Music and dance leaders have implored a Lords select committee to support the introduction of a special arrangement within the visa system for performers.

Photo of violins

The inaccessibility of music education for people from certain socio-economic backgrounds is a “disgrace” and a “disaster” for the UK music industry, a House of Lords Committee was told this week.

Discussing the issues facing the dance and music sectors as the UK prepares to leave the European Union, the Lords EU Home Affairs Sub-committee heard concerns relating to the movement of freelance workers and the potential need to replace EU musicians and dancers with homegrown talent.

Representatives of the two sectors raised concerns about additional charges for performers travelling around Europe once the UK leaves the EU, and called for a special arrangement to be made for performers, who often travel on short notice or for speculative work.

Inadequate education

Horace Trubridge, General Secretary of the Musicians Union; Andrew Hurst, Chief Executive of One Dance UK; and Mark Pemberton, Director of the Association of British Orchestras offered insight into the number of non-EU UK nationals working in music and dance in the UK.

They shared estimates that 8% of the classical music workforce and 20% of the dance workforce are from the EU.

Reflecting on nurturing homegrown talent, Pemberton stressed investment from local government in UK ensembles has “disappeared entirely”, making it increasingly difficult “to have youth orchestras motoring in every town and city in the UK”.

“It is generational. If you are going to replace the people we are recruiting outside the UK with UK citizens you are going to need a long transition period with increased investment,” Pemberton added.

“Music education is not available to people from certain socio-economic classes, which is a disaster,” Trubridge added.

“I’m sorry to use the word, but it is a disgrace too.”

His comments are supported by new figures released by the Higher Education Statistics Agency revealing that specialist music and performing arts conservatoires and colleges accept some of the lowest numbers of state school students in the UK.

Special arrangement

The panel’s chief recommendation was to introduce a “special arrangement” within the visa system, allowing travel and creative activity to continue with minimal restrictions.

They dismissed suggestions the post-Brexit visa landscape should only permit free movement for workers with a job offer, as defining a ‘job’ is difficult in a landscape characterised by high levels of freelance work, speculative travel, and last-minute engagements.

Similarly, the Lords were told that reverting to restrictions currently in place for non-EU visitors would be restrictive, as only the largest creative organisations can afford to be visa sponsors and potential entrants are awarded ‘points’ on the basis of unrealistic salary expectations.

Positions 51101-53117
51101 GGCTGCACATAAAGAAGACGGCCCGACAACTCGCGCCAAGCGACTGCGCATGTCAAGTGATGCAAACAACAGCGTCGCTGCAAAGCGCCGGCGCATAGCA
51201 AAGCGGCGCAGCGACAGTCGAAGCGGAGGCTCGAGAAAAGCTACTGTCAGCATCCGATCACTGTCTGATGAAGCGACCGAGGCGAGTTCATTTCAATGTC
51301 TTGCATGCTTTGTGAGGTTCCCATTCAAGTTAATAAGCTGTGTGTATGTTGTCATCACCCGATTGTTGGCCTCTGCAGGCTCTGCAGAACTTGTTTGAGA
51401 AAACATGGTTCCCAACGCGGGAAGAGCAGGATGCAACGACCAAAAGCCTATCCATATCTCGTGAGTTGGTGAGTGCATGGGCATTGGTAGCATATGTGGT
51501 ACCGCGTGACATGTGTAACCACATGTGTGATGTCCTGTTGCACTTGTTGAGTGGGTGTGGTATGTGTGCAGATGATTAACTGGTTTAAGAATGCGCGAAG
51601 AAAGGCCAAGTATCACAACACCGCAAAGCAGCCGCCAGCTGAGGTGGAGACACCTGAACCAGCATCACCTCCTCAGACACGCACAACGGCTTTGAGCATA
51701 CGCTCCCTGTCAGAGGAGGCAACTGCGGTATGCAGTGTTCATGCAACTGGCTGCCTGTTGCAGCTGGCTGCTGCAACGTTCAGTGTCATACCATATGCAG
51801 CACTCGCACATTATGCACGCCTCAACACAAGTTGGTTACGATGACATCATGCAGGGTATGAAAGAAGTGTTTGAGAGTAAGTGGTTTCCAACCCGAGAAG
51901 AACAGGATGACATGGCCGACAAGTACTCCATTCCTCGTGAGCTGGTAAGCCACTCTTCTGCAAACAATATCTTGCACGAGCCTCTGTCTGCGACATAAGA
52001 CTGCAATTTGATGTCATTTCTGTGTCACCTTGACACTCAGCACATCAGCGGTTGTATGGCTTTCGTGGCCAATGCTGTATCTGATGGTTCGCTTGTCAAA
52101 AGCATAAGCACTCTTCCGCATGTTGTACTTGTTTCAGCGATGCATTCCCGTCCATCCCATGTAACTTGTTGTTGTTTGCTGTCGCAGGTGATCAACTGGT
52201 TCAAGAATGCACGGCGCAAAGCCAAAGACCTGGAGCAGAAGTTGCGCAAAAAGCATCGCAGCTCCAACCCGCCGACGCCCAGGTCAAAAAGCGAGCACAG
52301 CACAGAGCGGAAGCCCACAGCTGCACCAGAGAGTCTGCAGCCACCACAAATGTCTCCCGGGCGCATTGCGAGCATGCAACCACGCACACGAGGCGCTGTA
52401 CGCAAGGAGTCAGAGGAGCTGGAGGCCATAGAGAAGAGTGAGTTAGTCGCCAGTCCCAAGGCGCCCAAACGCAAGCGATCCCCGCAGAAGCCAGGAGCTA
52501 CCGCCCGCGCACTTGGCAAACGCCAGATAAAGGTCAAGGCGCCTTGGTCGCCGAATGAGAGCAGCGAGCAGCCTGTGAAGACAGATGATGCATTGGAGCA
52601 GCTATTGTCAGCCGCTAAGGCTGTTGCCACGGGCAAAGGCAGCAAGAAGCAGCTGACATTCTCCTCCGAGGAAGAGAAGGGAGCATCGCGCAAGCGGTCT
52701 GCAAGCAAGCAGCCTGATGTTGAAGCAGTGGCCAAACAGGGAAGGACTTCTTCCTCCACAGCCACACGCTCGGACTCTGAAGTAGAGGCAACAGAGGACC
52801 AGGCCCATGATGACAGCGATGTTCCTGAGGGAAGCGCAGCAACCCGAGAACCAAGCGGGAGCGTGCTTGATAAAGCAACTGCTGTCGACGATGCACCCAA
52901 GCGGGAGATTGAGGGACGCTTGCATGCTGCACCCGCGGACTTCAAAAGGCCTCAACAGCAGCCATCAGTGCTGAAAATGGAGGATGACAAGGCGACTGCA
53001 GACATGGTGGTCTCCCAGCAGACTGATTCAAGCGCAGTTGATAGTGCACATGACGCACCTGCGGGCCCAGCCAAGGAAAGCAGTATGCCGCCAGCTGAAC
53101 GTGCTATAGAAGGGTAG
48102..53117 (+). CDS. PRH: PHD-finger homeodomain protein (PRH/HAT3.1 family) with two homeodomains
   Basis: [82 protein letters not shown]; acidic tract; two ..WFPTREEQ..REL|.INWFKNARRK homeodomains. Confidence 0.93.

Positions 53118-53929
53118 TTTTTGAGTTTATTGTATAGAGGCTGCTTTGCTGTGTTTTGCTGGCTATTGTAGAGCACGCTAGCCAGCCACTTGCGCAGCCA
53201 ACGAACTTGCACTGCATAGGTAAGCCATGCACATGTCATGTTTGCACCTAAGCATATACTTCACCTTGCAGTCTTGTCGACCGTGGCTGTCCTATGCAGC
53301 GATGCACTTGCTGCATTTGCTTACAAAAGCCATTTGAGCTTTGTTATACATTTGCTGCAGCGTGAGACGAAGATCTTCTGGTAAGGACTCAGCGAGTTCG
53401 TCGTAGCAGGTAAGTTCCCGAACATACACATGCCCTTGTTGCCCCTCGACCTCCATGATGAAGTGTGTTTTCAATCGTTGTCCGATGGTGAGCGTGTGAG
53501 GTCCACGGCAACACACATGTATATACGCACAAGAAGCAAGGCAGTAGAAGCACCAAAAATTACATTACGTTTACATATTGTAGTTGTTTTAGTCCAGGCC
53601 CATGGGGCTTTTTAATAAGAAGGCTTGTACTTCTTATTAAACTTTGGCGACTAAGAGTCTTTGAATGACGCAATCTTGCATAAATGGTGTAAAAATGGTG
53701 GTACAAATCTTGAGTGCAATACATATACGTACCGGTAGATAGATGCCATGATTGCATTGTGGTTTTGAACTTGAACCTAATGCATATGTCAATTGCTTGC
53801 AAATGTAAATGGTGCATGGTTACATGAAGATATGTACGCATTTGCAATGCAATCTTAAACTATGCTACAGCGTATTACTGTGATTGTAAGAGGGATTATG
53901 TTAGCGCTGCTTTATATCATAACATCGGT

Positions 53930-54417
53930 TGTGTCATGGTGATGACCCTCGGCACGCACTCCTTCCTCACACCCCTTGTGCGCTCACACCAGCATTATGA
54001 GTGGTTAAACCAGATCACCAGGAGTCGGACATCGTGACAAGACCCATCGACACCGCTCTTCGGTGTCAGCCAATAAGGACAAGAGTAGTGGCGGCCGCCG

The comments support those repeatedly made by the Creative Industries Federation, which has called for a “21st Century visa system” which “recognises the need of fast-growing, world-leading and highly-innovative sectors”.

“The difficulty with our worlds is we’re so highly mobile,” explained Pemberton. “And yet we get shoved into the same rules that apply to a bank posting a banker to Frankfurt for a year.”

Pemberton highlighted the EU’s A1 system, which currently protects individuals performing in a European country from social security deductions to their salary. He warned that if no bilateral solution is found, these deductions will be re-instated, potentially increasing costs for UK arts organisations travelling in Europe and thus making their offer too expensive.

“It’s difficult to see an upside for the music industry in Brexit,” admitted Trubridge.

“If we end up with something similar to the visa system in the US, our musicians will be cast aside and will only be able to work domestically.”

Inflexibility

Although Pemberton concluded the UK’s departure from the European Union would “not make the slightest difference on wages”, he warned the sector would not be able to raise ticket prices to compensate for a loss in income caused by falling visitor numbers.

“You can’t put ticket prices up ‘willy-nilly’, because you then price yourself out of the market,” he said.

“We want tickets to be as cheap as possible to bring as many people as possible into concert calls, and if we push prices up, we will become the elite product we are already accused of being.”

This was echoed by Hurst, who said raising ticket prices “goes against what we’re trying to achieve in terms of broadening access and diversifying audiences”.

Pemberton said UK orchestras are already signing contracts that go beyond March 2019, as they work to two-year schedules, and have to assume that EU movement-related issues will be resolved.

“We can’t plan, because we are the tankers in the sea veering forward, and it’s very hard for us to change course,” he said.

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